As reported in this newsletter last month, a federal judge in the District of Columbia ruled that the EEOC had to implement its requirement that employers file certain pay equity data as part of their EEO-1 Component 2 filing due on September 30 of this year.  The EEOC has already announced that the pay equity data component will not be required after this year, but there is still ongoing litigation as to the completion of the requirement for this year.  The EEOC has reported that approximately 81% of employers met the filing requirement of the pay equity data as of October 28, 2019.  Plaintiffs in the ongoing litigation have contended that the pay data requirement should remain open until over 98% of businesses with 100 or more workers have submitted their pay equity data.  The EEOC contends that sufficient filings have been made to close the first-time requirement.  On October 29, the same federal judge ruled that the EEOC must continue to collect the pay data from employers with 100 or more workers.  The rationale was that the agency had previously left the collection period open past the deadline, so now the judge wants the EEOC to at least collect the average response rate it calculates for those who submit data within the grace period rather than the normal deadline.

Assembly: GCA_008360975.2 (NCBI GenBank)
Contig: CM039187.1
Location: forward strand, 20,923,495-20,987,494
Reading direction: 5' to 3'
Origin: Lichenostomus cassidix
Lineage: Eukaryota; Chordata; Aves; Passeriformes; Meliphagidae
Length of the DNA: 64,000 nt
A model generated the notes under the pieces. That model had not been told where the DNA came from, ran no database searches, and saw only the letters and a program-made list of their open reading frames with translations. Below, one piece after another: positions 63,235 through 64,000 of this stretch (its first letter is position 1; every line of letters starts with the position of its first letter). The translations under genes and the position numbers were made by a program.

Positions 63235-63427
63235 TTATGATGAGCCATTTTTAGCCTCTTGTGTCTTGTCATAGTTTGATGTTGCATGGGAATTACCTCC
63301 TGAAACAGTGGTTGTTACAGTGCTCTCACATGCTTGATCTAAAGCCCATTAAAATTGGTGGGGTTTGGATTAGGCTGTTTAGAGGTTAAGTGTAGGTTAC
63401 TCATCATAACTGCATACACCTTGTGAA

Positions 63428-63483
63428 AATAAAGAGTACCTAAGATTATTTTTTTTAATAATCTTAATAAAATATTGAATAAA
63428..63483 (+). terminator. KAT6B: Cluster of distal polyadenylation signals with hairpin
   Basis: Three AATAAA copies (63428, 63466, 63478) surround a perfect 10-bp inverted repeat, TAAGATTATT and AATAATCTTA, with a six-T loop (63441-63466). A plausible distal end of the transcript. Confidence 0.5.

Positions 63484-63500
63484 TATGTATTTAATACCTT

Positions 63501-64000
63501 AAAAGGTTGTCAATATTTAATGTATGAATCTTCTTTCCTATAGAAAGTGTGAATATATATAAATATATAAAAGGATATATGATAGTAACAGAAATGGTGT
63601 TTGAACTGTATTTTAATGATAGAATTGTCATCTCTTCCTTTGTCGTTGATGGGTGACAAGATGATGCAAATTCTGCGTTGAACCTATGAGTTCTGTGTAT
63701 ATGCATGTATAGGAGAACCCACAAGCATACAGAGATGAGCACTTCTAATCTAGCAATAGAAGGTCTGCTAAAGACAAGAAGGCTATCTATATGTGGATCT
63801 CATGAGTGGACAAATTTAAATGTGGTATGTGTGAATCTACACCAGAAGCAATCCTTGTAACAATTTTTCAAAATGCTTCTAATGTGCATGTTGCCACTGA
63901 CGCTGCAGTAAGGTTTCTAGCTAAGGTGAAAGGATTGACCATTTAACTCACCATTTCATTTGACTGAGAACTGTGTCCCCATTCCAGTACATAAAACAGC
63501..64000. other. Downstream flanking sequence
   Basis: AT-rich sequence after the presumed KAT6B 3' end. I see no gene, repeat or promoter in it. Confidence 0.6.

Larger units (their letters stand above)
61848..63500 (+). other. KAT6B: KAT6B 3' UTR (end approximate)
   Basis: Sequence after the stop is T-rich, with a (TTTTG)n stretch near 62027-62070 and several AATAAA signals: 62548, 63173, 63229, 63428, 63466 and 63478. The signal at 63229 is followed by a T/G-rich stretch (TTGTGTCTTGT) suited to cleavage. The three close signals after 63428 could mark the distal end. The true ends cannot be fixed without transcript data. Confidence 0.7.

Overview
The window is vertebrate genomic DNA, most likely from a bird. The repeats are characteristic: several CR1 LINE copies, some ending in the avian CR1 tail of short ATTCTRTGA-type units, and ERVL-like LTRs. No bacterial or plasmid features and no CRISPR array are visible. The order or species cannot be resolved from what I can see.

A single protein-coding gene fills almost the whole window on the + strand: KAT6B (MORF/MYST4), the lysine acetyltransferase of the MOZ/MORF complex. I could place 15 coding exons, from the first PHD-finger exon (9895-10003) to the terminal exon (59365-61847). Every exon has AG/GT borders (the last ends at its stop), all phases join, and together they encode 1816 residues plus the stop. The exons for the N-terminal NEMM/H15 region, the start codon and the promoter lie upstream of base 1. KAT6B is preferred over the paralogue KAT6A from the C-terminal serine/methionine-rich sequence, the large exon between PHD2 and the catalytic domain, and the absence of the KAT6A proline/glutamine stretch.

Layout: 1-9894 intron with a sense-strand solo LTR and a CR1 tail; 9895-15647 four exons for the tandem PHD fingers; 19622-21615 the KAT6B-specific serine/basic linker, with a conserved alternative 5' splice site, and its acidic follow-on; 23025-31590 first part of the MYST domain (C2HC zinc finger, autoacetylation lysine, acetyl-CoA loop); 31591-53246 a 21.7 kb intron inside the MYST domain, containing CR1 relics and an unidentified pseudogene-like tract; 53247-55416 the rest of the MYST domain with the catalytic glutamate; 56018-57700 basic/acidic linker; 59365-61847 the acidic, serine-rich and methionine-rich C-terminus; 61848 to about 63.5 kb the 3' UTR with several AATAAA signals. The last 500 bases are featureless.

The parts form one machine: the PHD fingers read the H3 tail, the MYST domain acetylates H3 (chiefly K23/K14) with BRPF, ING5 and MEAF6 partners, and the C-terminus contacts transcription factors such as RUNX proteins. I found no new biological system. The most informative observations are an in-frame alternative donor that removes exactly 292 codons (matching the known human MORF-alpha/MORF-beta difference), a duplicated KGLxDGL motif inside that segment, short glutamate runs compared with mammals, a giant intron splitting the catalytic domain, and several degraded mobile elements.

The ruling directs the EEOC to keep the filing period open similar to the manner it has in the past, so that the federal judge can determine when the EEOC's responsibility to collect the pay equity data ceases.  The court order said the EEOC "must continue to take all steps necessary" to complete the data collection by January 31, 2020.  This suggests the possibility that there may be follow-up with those employers with 100 or more employees that have not yet filed the pay equity Component 2 Report.  However, there are no automatic fines or penalties for not filing.